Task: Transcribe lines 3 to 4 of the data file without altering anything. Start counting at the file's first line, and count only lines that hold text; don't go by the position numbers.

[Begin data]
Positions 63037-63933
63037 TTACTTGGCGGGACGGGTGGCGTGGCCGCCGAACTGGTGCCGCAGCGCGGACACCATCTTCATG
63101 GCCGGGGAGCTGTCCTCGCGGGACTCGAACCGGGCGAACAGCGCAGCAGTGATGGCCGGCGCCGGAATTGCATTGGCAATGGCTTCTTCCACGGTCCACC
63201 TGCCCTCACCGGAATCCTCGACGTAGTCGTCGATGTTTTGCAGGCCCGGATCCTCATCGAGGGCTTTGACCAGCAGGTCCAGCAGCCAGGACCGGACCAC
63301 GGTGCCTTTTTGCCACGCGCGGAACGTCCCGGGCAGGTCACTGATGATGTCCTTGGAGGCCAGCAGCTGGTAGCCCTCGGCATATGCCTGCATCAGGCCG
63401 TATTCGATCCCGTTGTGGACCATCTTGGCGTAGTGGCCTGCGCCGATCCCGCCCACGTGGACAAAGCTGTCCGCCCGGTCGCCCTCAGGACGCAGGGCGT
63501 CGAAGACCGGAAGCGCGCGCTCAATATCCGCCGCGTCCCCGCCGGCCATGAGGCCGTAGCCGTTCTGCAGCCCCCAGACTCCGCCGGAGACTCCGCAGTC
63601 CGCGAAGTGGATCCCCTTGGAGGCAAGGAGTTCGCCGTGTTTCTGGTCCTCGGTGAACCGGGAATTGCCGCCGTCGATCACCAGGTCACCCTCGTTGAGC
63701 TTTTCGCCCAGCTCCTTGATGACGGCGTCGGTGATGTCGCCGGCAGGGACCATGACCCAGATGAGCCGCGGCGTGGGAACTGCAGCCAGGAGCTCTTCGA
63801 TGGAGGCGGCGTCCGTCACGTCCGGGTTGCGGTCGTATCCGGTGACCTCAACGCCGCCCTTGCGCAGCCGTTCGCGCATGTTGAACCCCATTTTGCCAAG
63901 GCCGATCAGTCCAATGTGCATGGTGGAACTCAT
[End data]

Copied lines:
63101 GCCGGGGAGCTGTCCTCGCGGGACTCGAACCGGGCGAACAGCGCAGCAGTGATGGCCGGCGCCGGAATTGCATTGGCAATGGCTTCTTCCACGGTCCACC
63201 TGCCCTCACCGGAATCCTCGACGTAGTCGTCGATGTTTTGCAGGCCCGGATCCTCATCGAGGGCTTTGACCAGCAGGTCCAGCAGCCAGGACCGGACCAC